Why Is There So Much More Variation among Dogs Breeds than Cat Breeds?

The American Kennel Club recognizes 190 dog breeds, but there are only 42 recognized cat breeds in the United States, according to the Cat Fanciers' Association. And while dogs come in all shapes and sizes, cats are, essentially, cats. The reason for this disparity? Over thousands of years, dogs have been selectively bred to produce certain traits, often in order to make them better at performing specific jobs. Cats, on the other hand, have only held one or two roles in human households -- as companions or as pest control. While some new cats breeds have been developed in the past 75 years, there hasn’t been a need to improve on what cats do best -- cuddling and hunting.

Companions for thousands of years:

  • Cat lineages have been bred to produce felines with minor physical distinctions -- from rounder or leaner faces and shortened snouts to coats in a variety of colors, textures, and lengths.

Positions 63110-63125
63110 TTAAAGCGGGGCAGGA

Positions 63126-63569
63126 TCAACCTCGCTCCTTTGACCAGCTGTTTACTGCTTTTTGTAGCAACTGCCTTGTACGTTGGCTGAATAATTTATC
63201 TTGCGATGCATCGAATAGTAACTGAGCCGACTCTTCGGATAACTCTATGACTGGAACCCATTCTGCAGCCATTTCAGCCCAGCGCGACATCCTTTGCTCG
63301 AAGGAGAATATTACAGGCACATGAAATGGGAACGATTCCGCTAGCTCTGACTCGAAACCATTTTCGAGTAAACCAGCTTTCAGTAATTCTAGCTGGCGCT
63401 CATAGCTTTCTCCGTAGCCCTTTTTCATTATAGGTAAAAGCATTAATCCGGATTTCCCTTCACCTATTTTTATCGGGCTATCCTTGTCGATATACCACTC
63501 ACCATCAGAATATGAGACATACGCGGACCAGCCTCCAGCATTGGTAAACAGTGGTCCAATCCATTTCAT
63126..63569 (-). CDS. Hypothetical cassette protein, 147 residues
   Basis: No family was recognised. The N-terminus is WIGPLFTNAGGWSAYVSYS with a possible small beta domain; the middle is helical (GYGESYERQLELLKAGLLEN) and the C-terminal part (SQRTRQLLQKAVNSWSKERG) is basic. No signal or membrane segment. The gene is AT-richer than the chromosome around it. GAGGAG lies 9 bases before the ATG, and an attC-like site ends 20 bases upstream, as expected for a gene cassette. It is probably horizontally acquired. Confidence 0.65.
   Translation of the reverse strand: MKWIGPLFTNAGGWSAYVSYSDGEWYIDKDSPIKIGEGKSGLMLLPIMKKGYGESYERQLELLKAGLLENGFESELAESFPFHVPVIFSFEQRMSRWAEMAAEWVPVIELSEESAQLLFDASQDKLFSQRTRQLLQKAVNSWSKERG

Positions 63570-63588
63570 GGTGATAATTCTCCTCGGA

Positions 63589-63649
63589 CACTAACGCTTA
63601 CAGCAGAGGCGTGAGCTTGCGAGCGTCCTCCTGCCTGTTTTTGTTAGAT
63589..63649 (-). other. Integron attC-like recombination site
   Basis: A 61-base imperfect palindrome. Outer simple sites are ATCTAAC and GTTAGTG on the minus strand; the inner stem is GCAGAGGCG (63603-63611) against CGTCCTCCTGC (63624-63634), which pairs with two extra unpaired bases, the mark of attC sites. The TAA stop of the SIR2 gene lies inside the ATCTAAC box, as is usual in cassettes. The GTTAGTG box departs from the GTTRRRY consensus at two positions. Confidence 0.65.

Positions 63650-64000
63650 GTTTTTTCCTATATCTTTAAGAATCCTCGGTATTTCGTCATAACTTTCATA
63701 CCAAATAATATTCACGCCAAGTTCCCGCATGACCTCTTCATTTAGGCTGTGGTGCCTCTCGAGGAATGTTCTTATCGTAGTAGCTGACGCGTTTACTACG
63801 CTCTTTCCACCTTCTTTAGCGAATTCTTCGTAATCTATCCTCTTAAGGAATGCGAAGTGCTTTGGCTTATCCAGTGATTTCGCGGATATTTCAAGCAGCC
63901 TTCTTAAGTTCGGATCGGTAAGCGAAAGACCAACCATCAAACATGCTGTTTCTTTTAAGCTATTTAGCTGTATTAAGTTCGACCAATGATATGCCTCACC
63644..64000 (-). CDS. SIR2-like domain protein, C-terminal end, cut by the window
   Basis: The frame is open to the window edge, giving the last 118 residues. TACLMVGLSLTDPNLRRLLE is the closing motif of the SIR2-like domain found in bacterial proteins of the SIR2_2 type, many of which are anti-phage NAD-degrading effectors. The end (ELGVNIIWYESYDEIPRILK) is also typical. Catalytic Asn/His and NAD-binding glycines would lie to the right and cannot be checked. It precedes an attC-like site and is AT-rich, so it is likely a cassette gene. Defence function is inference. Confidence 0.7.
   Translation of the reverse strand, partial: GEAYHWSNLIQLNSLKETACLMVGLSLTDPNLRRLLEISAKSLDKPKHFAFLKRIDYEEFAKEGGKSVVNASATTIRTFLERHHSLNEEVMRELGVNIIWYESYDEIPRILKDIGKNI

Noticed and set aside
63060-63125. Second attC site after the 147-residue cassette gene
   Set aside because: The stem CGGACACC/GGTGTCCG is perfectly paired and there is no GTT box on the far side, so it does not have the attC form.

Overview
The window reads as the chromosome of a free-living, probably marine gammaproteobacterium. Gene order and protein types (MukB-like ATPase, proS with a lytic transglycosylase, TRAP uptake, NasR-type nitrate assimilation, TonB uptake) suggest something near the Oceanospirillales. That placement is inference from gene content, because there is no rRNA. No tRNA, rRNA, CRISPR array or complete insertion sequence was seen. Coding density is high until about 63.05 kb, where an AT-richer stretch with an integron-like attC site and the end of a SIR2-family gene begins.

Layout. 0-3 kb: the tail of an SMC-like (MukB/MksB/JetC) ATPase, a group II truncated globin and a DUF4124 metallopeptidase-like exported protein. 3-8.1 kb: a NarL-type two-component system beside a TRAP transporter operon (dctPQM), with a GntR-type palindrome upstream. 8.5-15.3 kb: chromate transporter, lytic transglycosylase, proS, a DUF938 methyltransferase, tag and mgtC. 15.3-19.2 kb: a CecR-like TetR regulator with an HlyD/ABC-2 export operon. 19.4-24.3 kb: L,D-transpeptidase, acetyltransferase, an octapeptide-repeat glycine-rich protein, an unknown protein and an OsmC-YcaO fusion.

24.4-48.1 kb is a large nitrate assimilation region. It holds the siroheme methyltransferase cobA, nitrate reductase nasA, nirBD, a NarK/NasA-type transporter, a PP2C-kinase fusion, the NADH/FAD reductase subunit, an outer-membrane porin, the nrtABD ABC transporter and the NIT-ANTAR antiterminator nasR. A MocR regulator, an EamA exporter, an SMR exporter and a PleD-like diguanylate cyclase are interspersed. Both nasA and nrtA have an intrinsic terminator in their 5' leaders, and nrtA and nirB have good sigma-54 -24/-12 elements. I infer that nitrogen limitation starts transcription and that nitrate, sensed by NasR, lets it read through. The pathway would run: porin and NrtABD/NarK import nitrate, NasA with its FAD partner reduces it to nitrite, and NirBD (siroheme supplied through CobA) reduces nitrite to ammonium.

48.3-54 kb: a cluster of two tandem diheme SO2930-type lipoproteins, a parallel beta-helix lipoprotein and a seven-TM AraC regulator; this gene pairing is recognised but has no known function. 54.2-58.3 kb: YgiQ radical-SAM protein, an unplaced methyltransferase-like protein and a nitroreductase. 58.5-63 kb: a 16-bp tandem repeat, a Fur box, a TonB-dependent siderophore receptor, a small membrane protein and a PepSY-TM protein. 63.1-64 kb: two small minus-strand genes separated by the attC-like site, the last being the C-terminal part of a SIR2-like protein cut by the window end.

• Dogs, on the other hand, vary from short-legged (Corgis and Dachshunds) to tall, lean, and leggy (Greyhounds and Whippets), and from massive (Mastiffs) to dainty (Malteses and Shih Tzus).

  • Skeletal evidence from western Russia suggests that dog domestication dates back at least 19,000 years. Cats were first domesticated about 10,000 years ago, based on remains found in the Near East.

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Post 2

Also, is the canine genome more pliable(?)/plastic(?)/manipulatable(?) than cats? Could we breed a 3 foot tall Maine Coon Cat? or a tiny Persian? as easily as we have bred 4 foot tall and 10 inches short dogs?

Post 1

Where does the Maine Coon Cat fit into this?

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